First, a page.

Hester Trompetter: helps to accept Pain

| Mariska Roersen

Person has pain, doctor gives medicine, pain is over. If only it were always this simple. Approximately 20% of the population suffers from minor or major chronic pains. For some of them there is only one recipe: learn to live with it. Hester Trompetter helps these people to reclaim quality of life.

Photo by: Gijs van Ouwerkerk

‘Every person wants to have control over their pain, and the human reaction is to try to avoid or solve it.’ Hester Trompetter knows that this act of human nature is counterproductive, though. ‘Some aches cannot be avoided or solved, and the technique will boomerang heavier discomfort to the patient.’ Hester explains that because of the previous, many people start to do only what they have to do, and refrain from things they want to do. ‘They simply lack the energy and time with all the efforts spent on reducing the pain.’

Grumpy Old Men

The PhD candidate likes to illustrate her research with a metaphor. ‘Look at Waldorf and Statler, the two grumpy old men in the theatre of the Muppet Show. They always complain, but still the show goes on. The same applies to constant pain. The negative thoughts surrounding the agony are always there, but you can choose what you do with them.’

Hester’s research evaluates Acceptance & Commitment Therapy. ACT helps patients to gain insights into the impact that fruitless attempts to control pain have on their lives. They are challenged to re-evaluate what they value and what they want to do in life. Patients are encouraged to transform their thoughts from “I wanted to have fun but I felt pain” into “I wanted to have fun and I felt pain.”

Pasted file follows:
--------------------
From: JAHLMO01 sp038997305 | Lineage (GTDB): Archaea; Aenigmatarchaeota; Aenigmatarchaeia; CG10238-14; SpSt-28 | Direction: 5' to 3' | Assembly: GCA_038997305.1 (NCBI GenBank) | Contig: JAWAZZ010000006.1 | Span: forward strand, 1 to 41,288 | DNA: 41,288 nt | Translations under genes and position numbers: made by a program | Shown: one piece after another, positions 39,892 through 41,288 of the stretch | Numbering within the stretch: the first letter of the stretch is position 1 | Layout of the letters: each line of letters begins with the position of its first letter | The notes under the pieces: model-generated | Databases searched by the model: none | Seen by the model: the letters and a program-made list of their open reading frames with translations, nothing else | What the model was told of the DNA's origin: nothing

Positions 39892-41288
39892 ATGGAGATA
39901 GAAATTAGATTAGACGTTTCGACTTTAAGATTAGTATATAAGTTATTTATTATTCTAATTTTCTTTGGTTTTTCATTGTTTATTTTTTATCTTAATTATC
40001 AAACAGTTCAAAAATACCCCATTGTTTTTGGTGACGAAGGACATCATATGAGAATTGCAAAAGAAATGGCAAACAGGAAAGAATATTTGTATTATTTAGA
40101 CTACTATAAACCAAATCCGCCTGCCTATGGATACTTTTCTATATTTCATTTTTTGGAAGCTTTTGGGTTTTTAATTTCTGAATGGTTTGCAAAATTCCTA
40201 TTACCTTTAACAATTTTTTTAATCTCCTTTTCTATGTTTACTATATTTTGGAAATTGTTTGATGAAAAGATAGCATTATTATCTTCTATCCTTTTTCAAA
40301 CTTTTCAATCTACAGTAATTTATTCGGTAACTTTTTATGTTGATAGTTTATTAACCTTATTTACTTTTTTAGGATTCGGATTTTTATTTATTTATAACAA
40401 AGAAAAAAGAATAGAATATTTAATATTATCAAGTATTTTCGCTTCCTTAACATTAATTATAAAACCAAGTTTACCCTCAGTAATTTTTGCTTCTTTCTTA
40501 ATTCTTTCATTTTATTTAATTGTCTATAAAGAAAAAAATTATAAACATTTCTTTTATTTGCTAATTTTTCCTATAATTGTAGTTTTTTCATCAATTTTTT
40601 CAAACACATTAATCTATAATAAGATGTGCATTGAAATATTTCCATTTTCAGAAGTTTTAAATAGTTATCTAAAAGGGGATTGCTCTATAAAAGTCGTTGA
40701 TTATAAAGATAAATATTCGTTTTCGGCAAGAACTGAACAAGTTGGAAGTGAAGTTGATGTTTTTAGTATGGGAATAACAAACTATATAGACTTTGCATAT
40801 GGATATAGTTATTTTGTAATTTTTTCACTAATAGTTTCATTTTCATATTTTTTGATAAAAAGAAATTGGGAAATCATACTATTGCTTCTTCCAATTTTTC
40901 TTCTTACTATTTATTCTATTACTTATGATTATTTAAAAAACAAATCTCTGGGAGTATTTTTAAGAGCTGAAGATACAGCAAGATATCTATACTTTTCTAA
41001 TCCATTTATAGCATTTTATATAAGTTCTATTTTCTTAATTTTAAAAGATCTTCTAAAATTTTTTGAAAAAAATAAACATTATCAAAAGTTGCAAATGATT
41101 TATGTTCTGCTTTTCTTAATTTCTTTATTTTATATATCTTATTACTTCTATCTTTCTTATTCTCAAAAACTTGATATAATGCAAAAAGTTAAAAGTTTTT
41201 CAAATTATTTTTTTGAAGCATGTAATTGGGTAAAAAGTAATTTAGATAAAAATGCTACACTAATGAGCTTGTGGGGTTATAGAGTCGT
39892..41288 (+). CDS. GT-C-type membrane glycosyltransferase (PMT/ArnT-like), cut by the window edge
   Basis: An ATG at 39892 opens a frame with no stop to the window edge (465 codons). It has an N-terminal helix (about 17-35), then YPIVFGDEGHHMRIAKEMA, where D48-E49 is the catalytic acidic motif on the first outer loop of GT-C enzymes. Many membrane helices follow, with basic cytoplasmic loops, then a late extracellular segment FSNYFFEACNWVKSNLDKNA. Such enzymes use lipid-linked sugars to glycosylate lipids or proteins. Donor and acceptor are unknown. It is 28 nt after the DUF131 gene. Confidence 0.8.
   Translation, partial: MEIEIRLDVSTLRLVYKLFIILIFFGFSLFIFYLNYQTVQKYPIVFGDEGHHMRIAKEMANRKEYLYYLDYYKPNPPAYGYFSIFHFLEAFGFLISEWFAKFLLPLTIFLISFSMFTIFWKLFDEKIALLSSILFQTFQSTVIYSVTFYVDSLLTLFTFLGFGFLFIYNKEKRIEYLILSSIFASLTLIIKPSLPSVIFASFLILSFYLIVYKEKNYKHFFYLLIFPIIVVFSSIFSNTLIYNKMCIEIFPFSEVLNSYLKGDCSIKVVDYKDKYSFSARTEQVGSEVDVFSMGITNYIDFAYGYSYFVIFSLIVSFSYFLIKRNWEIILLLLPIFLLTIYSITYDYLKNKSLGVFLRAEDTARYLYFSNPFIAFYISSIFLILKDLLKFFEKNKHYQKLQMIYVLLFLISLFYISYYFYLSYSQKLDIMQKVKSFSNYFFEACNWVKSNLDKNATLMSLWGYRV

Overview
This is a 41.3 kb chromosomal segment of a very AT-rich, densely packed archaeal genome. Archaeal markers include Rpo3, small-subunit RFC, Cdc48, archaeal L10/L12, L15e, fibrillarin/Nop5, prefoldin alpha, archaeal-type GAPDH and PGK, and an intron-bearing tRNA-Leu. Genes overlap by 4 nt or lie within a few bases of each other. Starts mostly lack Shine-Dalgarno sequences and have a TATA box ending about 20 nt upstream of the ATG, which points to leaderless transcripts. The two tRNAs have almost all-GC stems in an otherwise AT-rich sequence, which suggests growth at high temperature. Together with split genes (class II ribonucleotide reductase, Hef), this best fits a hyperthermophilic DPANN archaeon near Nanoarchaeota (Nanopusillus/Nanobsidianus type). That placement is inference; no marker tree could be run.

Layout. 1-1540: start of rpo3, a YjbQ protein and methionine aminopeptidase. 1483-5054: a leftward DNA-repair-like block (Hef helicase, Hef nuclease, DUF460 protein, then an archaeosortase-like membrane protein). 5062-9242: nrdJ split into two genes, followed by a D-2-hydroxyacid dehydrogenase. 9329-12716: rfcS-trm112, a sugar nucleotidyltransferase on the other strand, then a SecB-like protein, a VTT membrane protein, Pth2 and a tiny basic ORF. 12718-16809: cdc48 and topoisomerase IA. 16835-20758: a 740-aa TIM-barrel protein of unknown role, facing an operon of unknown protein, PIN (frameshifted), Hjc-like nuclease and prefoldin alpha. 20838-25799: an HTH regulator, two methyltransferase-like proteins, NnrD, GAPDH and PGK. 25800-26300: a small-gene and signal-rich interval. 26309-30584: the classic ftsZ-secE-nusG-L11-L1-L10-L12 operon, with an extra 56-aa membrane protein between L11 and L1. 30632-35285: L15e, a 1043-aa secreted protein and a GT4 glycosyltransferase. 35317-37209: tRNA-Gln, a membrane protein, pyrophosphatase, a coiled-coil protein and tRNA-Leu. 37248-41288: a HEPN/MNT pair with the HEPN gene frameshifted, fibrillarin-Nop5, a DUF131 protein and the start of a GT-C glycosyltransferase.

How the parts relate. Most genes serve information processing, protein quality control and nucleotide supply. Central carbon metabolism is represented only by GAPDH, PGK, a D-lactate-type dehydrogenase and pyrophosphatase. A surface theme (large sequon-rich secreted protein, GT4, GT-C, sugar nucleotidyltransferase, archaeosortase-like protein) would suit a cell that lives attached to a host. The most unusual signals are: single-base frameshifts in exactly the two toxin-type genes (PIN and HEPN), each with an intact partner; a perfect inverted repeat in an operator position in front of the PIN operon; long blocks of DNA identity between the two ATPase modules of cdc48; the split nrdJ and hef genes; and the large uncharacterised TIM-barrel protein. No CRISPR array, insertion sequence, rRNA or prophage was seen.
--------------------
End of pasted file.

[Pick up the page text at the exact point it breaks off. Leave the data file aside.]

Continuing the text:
ACT Treatment

ACT consists of several processes. The most important ones are acceptance, life values and mindfulness. Broad terms, indeed. There are multiple ways how these processes can be operationalized in therapy.

At the start of treatment, for example, patients can list all their previous attempts to loose or live with the pain. This can be very demotivating. Hester calls this the process of “creative hopelessness”: ‘People will become so desperate that they are open towards alternatives.’ From this moment on, Hester helps patients to interpret moments of hurt in such a way that they do not let those demons decide how to live life anymore.

Another technique is to make patients determine their important life values, and map to what extent they currently live in correspondence with them. Often, there is a large discrepancy. ‘Goals are then formulated and carried out step by step to minimize this inconsistency between current and valued status quo,’ Hester elaborates.

In addition to acceptance and re-evaluating life values, mindfulness is a central component of ACT. Patients perform exercises to regain contact with their experiences and to be more aware of the present instead of past or future.

Help yourself

Hester’s research approach can be described as thorough. ‘There were insufficient valid ACT scales available. I develop and test ACT scales in order to measure the processes. Next to that, we have implemented ACT as therapy in 9 rehabilitation centres in The Netherlands. The patients receive multidisciplinary treatment, and we develop systematic plans on how they can use the ACT method in the best way. This includes the training of rehabilitation professionals. It helps us to apply our knowledge to daily practice. Next to that, I follow 4 patients on a daily basis for 100 days. In this way, I gain a deeper understanding of the unfolding of therapeutic principles over time within individuals.’

But that is not all. Hester has large ambitions and has begun to realize them. ‘Me and my colleagues are currently testing if we can use ACT as online self-help tool. In the trail, 238 people followed 9 online modules in 9 weeks. Patients download instructions and receive weekly feedback from therapists by e-mail. We are now investigating what type of patients benefit from such an online approach and what patients do not.’

Will we ever live in a world where pain doesn’t matter? Hester disagrees. ‘You cannot say that pain does not matter because it does matter. We live in a world where everyone wants to live pain-free and carefree. But this is not realistic. Sooner or later we all encounter hurt and pain, and sometimes we can do nothing more than accept that. Nobody promised us anything, we just have to make the best of it.’

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